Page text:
I didn’t realize the episode on 基隆廟口夜市 (Keelung temple entrance night market) from the show 經典天下 (The World of Classics) on 新唐人電視台 (New Tang Dynasty Television) was going to be two parts. I posted about the first part here. The episode explains the history of night markets, going all the way back to the Tang dynasty. It also contrasts night market culture to other countries. There are also interviews with foreigners in the night market. A major theme is the combination of tradition and modernity. There is some overlap between this episode and the prior one. The episode is in Mandarin, Taiwanese, and English with Chinese and English subtitles.

NTDTV 經典天下 episode 台灣基隆廟口小吃

Anthony Bourdain made his first stop in “The Layover” at 基隆廟口夜市 (Keelung temple entrance night market). The show 經典天下 (The World of Classics) on 新唐人電視台 (New Tang Dynasty Television) also has an episode on the market. The episode explains the history of the temple and the food. It also tells the stories of two vendors at the night market. The episode is in Mandarin and Taiwanese with Chinese and English subtitles.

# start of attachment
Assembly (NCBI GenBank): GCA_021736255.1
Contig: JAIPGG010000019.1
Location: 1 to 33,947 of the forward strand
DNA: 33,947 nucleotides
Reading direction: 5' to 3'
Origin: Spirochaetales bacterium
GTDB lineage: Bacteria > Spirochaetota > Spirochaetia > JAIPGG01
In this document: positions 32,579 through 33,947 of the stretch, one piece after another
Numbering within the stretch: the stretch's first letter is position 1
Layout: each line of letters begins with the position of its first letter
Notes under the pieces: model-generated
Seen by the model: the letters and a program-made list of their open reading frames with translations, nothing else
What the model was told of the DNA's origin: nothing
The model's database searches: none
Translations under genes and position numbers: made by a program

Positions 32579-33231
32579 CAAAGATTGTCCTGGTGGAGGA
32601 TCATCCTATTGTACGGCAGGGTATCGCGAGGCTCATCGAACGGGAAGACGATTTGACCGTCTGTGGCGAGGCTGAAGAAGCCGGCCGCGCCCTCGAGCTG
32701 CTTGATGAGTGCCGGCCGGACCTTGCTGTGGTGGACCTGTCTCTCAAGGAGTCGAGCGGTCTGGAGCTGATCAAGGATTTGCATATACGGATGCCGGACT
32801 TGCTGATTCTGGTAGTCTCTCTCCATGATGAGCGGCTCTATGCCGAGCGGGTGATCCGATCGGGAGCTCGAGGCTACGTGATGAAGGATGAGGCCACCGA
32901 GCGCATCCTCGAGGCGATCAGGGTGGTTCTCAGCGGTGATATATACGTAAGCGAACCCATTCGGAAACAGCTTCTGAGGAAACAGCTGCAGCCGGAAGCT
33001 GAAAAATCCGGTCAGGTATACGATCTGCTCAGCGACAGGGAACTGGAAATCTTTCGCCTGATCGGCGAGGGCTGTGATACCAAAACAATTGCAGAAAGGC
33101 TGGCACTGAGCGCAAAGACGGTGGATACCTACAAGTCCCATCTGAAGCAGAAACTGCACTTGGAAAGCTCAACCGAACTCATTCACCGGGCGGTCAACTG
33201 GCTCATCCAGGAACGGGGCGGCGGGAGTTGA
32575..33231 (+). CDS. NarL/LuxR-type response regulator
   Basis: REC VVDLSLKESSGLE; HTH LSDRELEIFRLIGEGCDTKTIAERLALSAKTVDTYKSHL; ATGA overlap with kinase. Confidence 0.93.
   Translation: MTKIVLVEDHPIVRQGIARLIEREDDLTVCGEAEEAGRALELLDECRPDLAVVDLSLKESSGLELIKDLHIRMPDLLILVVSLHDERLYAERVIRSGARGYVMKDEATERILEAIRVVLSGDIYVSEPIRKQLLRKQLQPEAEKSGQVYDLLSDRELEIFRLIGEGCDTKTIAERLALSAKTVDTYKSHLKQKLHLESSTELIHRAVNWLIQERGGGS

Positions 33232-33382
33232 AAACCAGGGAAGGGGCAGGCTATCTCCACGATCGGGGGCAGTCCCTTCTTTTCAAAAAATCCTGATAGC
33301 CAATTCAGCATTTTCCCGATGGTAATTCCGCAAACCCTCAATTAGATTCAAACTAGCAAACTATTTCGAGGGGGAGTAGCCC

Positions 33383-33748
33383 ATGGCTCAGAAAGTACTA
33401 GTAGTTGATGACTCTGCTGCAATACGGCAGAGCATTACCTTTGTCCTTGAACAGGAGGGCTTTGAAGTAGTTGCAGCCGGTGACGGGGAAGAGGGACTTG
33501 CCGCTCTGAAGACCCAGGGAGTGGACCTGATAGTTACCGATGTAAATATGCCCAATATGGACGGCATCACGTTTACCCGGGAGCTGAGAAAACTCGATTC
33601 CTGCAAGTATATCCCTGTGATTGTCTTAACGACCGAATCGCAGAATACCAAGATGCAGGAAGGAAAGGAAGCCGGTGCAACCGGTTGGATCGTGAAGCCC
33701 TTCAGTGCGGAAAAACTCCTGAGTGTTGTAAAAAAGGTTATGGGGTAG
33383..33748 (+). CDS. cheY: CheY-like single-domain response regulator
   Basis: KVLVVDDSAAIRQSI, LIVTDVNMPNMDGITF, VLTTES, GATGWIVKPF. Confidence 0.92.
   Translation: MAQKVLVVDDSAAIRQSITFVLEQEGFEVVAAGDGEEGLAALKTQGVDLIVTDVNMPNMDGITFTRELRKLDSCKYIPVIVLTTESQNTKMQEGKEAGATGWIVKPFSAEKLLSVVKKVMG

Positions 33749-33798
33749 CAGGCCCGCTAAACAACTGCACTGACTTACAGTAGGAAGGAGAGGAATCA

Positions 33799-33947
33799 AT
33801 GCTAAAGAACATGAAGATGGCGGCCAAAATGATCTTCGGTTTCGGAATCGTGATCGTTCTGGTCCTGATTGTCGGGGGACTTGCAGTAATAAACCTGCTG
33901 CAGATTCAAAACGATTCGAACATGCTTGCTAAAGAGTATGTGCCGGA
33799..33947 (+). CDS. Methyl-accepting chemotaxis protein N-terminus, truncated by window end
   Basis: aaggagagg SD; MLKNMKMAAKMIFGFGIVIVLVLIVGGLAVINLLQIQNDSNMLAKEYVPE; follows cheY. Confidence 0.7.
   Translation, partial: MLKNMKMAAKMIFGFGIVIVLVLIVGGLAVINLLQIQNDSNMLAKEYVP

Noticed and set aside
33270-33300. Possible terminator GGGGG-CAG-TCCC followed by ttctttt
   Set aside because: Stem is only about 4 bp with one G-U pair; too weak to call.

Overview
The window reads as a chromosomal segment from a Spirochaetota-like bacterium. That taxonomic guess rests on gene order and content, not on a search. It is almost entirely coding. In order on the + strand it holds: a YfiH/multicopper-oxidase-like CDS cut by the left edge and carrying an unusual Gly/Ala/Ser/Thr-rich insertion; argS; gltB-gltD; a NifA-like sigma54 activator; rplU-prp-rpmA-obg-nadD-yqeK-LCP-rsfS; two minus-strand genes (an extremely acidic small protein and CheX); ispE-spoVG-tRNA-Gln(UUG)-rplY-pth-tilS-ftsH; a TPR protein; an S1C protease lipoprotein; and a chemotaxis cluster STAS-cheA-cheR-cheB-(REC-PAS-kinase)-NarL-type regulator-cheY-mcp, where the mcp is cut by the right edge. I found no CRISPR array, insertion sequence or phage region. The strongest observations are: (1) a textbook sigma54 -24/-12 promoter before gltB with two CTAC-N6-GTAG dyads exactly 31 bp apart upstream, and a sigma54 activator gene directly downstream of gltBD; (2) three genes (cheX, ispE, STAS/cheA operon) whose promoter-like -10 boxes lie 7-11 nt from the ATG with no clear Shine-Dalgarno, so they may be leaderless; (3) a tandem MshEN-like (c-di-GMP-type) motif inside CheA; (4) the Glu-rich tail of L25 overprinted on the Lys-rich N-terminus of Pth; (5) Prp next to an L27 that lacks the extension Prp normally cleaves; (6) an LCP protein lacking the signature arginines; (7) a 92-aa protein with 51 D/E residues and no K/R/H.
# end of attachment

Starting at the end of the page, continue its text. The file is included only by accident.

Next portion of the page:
NDTDV 經典天下 episode 台灣小吃 米食篇(2): 打鐵,肉圓,芋粿巧

打鐵 is striking iron and is introduced through the tools used in growing and harvesting rice. The 肉圓 described in this episode is different from the 肉圓 in a prior episode. This episode is about 肉圓 from 新竹, while the previous episode was about 肉圓 from 彰化. 芋粿巧 is a steamed taro cake, where taro is wrapped in dough with rice flour. The episode is in Mandarin and Taiwanese with Chinese and English subtitles.

牡丹亭 (The Peony Pavilion) at the Metropolitan Museum of Art

I first read about the staging of “The Peony Pavilion” at the Metropolitan Museum of Art from an article on NPR. The original opera can take roughly 22 hours. This adaptation focuses on the love story and takes roughly one hour. An archived video of the livestream of The Peony Pavilion can be seen on the museum website. The video has English subtitles. I wish there were Chinese subtitles as well since I find it hard to grasp the words in opera. I do not think this is a characteristic of Chinese operas – it is difficult to understand words when they can be held in any length to match music. I did like watching the movements of the actors, especially their hands and footsteps.